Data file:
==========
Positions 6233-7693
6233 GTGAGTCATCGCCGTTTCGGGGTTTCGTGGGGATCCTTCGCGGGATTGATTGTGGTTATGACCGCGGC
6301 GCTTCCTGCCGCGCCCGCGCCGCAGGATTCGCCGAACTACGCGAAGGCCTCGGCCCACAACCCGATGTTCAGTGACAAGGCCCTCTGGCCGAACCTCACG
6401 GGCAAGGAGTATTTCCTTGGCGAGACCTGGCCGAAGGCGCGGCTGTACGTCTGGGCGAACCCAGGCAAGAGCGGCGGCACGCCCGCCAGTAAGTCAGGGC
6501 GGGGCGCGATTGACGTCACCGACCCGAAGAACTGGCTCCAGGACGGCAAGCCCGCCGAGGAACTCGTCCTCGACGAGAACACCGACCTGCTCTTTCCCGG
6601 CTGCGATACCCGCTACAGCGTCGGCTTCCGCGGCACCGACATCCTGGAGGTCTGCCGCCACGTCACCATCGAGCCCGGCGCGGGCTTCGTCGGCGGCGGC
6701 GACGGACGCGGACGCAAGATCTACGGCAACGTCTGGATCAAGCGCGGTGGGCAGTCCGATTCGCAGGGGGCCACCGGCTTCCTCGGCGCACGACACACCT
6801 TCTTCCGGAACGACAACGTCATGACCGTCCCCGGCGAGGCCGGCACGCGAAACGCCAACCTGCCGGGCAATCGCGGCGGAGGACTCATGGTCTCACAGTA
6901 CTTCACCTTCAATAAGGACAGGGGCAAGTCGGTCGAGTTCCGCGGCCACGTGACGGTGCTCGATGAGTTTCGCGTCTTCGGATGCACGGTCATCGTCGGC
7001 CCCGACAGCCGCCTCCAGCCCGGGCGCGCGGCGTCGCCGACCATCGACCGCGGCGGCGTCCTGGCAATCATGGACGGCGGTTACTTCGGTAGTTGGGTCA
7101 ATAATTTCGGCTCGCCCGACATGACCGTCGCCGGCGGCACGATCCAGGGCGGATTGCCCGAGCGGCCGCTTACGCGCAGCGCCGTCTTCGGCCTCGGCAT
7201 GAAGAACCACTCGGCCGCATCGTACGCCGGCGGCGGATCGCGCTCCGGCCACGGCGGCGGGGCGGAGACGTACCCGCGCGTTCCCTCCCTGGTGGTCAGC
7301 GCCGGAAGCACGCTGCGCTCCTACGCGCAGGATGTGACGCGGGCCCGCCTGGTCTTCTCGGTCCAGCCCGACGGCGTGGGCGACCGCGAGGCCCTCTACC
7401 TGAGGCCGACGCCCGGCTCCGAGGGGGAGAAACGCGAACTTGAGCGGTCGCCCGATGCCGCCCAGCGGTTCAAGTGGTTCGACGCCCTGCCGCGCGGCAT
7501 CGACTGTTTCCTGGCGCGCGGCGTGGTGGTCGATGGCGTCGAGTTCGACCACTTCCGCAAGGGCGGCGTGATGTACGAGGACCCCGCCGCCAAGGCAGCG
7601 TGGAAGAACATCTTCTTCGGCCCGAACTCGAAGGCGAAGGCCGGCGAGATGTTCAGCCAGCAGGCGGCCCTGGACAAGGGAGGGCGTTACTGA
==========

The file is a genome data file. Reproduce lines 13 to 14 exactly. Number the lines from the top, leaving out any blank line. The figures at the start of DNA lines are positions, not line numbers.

7301 GCCGGAAGCACGCTGCGCTCCTACGCGCAGGATGTGACGCGGGCCCGCCTGGTCTTCTCGGTCCAGCCCGACGGCGTGGGCGACCGCGAGGCCCTCTACC
7401 TGAGGCCGACGCCCGGCTCCGAGGGGGAGAAACGCGAACTTGAGCGGTCGCCCGATGCCGCCCAGCGGTTCAAGTGGTTCGACGCCCTGCCGCGCGGCAT